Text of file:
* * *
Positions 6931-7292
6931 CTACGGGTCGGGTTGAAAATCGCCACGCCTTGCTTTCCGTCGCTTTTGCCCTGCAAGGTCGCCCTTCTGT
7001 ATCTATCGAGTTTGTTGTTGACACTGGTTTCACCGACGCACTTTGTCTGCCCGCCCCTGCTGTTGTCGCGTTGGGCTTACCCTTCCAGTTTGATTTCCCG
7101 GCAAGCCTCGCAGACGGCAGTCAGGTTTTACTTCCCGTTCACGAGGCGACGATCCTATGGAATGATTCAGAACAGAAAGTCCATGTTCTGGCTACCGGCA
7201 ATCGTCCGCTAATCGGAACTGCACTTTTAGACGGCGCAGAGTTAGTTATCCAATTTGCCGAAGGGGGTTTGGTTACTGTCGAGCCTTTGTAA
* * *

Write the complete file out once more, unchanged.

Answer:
Positions 6931-7292
6931 CTACGGGTCGGGTTGAAAATCGCCACGCCTTGCTTTCCGTCGCTTTTGCCCTGCAAGGTCGCCCTTCTGT
7001 ATCTATCGAGTTTGTTGTTGACACTGGTTTCACCGACGCACTTTGTCTGCCCGCCCCTGCTGTTGTCGCGTTGGGCTTACCCTTCCAGTTTGATTTCCCG
7101 GCAAGCCTCGCAGACGGCAGTCAGGTTTTACTTCCCGTTCACGAGGCGACGATCCTATGGAATGATTCAGAACAGAAAGTCCATGTTCTGGCTACCGGCA
7201 ATCGTCCGCTAATCGGAACTGCACTTTTAGACGGCGCAGAGTTAGTTATCCAATTTGCCGAAGGGGGTTTGGTTACTGTCGAGCCTTTGTAA